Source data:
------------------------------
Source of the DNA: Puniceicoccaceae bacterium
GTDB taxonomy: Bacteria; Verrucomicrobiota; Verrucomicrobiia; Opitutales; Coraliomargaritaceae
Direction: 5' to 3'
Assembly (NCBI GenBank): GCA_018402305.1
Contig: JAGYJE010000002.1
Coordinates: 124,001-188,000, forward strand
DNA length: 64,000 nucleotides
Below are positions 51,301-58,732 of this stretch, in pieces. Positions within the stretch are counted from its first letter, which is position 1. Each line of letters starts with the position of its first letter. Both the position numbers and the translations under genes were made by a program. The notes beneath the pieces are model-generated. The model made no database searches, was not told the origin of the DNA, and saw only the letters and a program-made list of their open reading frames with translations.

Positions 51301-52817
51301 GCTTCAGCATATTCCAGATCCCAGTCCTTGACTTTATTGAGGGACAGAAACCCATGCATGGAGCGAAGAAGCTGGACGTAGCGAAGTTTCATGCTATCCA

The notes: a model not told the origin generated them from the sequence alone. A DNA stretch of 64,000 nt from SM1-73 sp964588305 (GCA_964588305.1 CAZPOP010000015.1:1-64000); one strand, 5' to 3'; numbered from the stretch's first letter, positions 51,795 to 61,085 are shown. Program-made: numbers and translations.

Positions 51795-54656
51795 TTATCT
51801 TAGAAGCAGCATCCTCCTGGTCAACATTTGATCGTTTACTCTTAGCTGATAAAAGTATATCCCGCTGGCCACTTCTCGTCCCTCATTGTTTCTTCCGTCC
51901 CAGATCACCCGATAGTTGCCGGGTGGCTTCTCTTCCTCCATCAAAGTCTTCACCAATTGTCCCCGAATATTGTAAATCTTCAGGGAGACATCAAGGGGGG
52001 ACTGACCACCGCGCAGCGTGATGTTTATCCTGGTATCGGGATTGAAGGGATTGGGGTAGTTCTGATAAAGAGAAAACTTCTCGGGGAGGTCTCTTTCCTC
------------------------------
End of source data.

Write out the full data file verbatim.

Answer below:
Source of the DNA: Puniceicoccaceae bacterium
GTDB taxonomy: Bacteria; Verrucomicrobiota; Verrucomicrobiia; Opitutales; Coraliomargaritaceae
Direction: 5' to 3'
Assembly (NCBI GenBank): GCA_018402305.1
Contig: JAGYJE010000002.1
Coordinates: 124,001-188,000, forward strand
DNA length: 64,000 nucleotides
Below are positions 51,301-58,732 of this stretch, in pieces. Positions within the stretch are counted from its first letter, which is position 1. Each line of letters starts with the position of its first letter. Both the position numbers and the translations under genes were made by a program. The notes beneath the pieces are model-generated. The model made no database searches, was not told the origin of the DNA, and saw only the letters and a program-made list of their open reading frames with translations.

Positions 51301-52817
51301 GCTTCAGCATATTCCAGATCCCAGTCCTTGACTTTATTGAGGGACAGAAACCCATGCATGGAGCGAAGAAGCTGGACGTAGCGAAGTTTCATGCTATCCA

The notes: a model not told the origin generated them from the sequence alone. A DNA stretch of 64,000 nt from SM1-73 sp964588305 (GCA_964588305.1 CAZPOP010000015.1:1-64000); one strand, 5' to 3'; numbered from the stretch's first letter, positions 51,795 to 61,085 are shown. Program-made: numbers and translations.

Positions 51795-54656
51795 TTATCT
51801 TAGAAGCAGCATCCTCCTGGTCAACATTTGATCGTTTACTCTTAGCTGATAAAAGTATATCCCGCTGGCCACTTCTCGTCCCTCATTGTTTCTTCCGTCC
51901 CAGATCACCCGATAGTTGCCGGGTGGCTTCTCTTCCTCCATCAAAGTCTTCACCAATTGTCCCCGAATATTGTAAATCTTCAGGGAGACATCAAGGGGGG
52001 ACTGACCACCGCGCAGCGTGATGTTTATCCTGGTATCGGGATTGAAGGGATTGGGGTAGTTCTGATAAAGAGAAAACTTCTCGGGGAGGTCTCTTTCCTC